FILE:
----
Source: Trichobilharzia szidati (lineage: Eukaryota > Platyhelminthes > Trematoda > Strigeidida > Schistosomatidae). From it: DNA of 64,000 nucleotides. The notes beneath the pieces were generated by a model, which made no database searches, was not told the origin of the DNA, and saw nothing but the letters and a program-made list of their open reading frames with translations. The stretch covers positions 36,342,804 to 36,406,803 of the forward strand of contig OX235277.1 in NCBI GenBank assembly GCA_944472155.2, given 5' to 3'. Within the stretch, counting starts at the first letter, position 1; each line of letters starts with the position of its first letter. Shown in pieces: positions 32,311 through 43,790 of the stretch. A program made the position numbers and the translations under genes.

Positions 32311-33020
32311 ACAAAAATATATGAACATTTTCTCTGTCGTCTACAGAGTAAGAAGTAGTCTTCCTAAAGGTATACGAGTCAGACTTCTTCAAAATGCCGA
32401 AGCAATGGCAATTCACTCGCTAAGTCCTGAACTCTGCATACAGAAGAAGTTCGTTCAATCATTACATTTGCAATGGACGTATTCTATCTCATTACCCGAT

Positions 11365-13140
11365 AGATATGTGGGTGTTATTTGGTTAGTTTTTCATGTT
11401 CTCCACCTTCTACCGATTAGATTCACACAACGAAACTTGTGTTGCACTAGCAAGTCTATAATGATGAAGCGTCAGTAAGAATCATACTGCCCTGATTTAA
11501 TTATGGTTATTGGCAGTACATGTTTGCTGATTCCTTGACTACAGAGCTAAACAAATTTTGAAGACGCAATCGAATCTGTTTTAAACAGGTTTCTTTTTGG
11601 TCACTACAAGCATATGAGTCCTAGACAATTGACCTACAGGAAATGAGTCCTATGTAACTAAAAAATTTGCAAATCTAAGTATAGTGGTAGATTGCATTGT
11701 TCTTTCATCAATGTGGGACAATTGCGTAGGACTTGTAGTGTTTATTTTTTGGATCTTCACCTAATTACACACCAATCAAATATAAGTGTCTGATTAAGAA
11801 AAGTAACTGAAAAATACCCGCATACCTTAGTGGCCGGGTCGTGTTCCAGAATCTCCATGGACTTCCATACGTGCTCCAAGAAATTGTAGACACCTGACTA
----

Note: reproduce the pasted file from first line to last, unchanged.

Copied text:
Source: Trichobilharzia szidati (lineage: Eukaryota > Platyhelminthes > Trematoda > Strigeidida > Schistosomatidae). From it: DNA of 64,000 nucleotides. The notes beneath the pieces were generated by a model, which made no database searches, was not told the origin of the DNA, and saw nothing but the letters and a program-made list of their open reading frames with translations. The stretch covers positions 36,342,804 to 36,406,803 of the forward strand of contig OX235277.1 in NCBI GenBank assembly GCA_944472155.2, given 5' to 3'. Within the stretch, counting starts at the first letter, position 1; each line of letters starts with the position of its first letter. Shown in pieces: positions 32,311 through 43,790 of the stretch. A program made the position numbers and the translations under genes.

Positions 32311-33020
32311 ACAAAAATATATGAACATTTTCTCTGTCGTCTACAGAGTAAGAAGTAGTCTTCCTAAAGGTATACGAGTCAGACTTCTTCAAAATGCCGA
32401 AGCAATGGCAATTCACTCGCTAAGTCCTGAACTCTGCATACAGAAGAAGTTCGTTCAATCATTACATTTGCAATGGACGTATTCTATCTCATTACCCGAT

Positions 11365-13140
11365 AGATATGTGGGTGTTATTTGGTTAGTTTTTCATGTT
11401 CTCCACCTTCTACCGATTAGATTCACACAACGAAACTTGTGTTGCACTAGCAAGTCTATAATGATGAAGCGTCAGTAAGAATCATACTGCCCTGATTTAA
11501 TTATGGTTATTGGCAGTACATGTTTGCTGATTCCTTGACTACAGAGCTAAACAAATTTTGAAGACGCAATCGAATCTGTTTTAAACAGGTTTCTTTTTGG
11601 TCACTACAAGCATATGAGTCCTAGACAATTGACCTACAGGAAATGAGTCCTATGTAACTAAAAAATTTGCAAATCTAAGTATAGTGGTAGATTGCATTGT
11701 TCTTTCATCAATGTGGGACAATTGCGTAGGACTTGTAGTGTTTATTTTTTGGATCTTCACCTAATTACACACCAATCAAATATAAGTGTCTGATTAAGAA
11801 AAGTAACTGAAAAATACCCGCATACCTTAGTGGCCGGGTCGTGTTCCAGAATCTCCATGGACTTCCATACGTGCTCCAAGAAATTGTAGACACCTGACTA